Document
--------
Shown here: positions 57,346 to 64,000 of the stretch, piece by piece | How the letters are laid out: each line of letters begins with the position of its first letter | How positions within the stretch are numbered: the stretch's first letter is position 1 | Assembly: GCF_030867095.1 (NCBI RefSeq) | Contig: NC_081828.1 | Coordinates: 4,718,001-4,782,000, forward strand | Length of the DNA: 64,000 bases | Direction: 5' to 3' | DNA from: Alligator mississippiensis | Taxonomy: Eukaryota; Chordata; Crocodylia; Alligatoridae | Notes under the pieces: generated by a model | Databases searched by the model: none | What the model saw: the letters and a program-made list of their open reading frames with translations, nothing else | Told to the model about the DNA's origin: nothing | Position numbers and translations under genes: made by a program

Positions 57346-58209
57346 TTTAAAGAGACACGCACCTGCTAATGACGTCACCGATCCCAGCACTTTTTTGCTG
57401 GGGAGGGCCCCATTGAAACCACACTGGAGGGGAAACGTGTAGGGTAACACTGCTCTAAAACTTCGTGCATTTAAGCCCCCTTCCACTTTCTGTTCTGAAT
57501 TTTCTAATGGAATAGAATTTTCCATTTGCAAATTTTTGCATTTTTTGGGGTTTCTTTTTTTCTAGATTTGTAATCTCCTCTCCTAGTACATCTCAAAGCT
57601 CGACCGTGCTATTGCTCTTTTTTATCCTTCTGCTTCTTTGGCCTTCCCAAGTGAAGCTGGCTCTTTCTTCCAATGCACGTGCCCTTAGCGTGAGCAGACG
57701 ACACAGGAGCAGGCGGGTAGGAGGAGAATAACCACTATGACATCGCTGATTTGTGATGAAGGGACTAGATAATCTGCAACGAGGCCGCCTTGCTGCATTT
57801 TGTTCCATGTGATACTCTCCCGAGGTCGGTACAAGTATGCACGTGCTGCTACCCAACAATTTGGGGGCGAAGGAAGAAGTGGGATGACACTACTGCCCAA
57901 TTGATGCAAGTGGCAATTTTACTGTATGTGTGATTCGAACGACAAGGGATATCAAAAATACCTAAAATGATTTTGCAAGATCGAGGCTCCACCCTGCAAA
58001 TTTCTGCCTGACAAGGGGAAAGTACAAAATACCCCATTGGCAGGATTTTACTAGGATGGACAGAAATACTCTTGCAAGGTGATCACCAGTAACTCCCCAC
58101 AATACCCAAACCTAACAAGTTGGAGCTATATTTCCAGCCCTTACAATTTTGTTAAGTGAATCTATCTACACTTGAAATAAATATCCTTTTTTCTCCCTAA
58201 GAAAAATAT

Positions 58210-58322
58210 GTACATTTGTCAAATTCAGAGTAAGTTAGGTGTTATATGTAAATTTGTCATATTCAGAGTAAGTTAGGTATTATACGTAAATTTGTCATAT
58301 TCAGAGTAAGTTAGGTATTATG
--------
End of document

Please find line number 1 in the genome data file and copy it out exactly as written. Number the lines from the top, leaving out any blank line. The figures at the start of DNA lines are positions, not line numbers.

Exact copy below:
Shown here: positions 57,346 to 64,000 of the stretch, piece by piece | How the letters are laid out: each line of letters begins with the position of its first letter | How positions within the stretch are numbered: the stretch's first letter is position 1 | Assembly: GCF_030867095.1 (NCBI RefSeq) | Contig: NC_081828.1 | Coordinates: 4,718,001-4,782,000, forward strand | Length of the DNA: 64,000 bases | Direction: 5' to 3' | DNA from: Alligator mississippiensis | Taxonomy: Eukaryota; Chordata; Crocodylia; Alligatoridae | Notes under the pieces: generated by a model | Databases searched by the model: none | What the model saw: the letters and a program-made list of their open reading frames with translations, nothing else | Told to the model about the DNA's origin: nothing | Position numbers and translations under genes: made by a program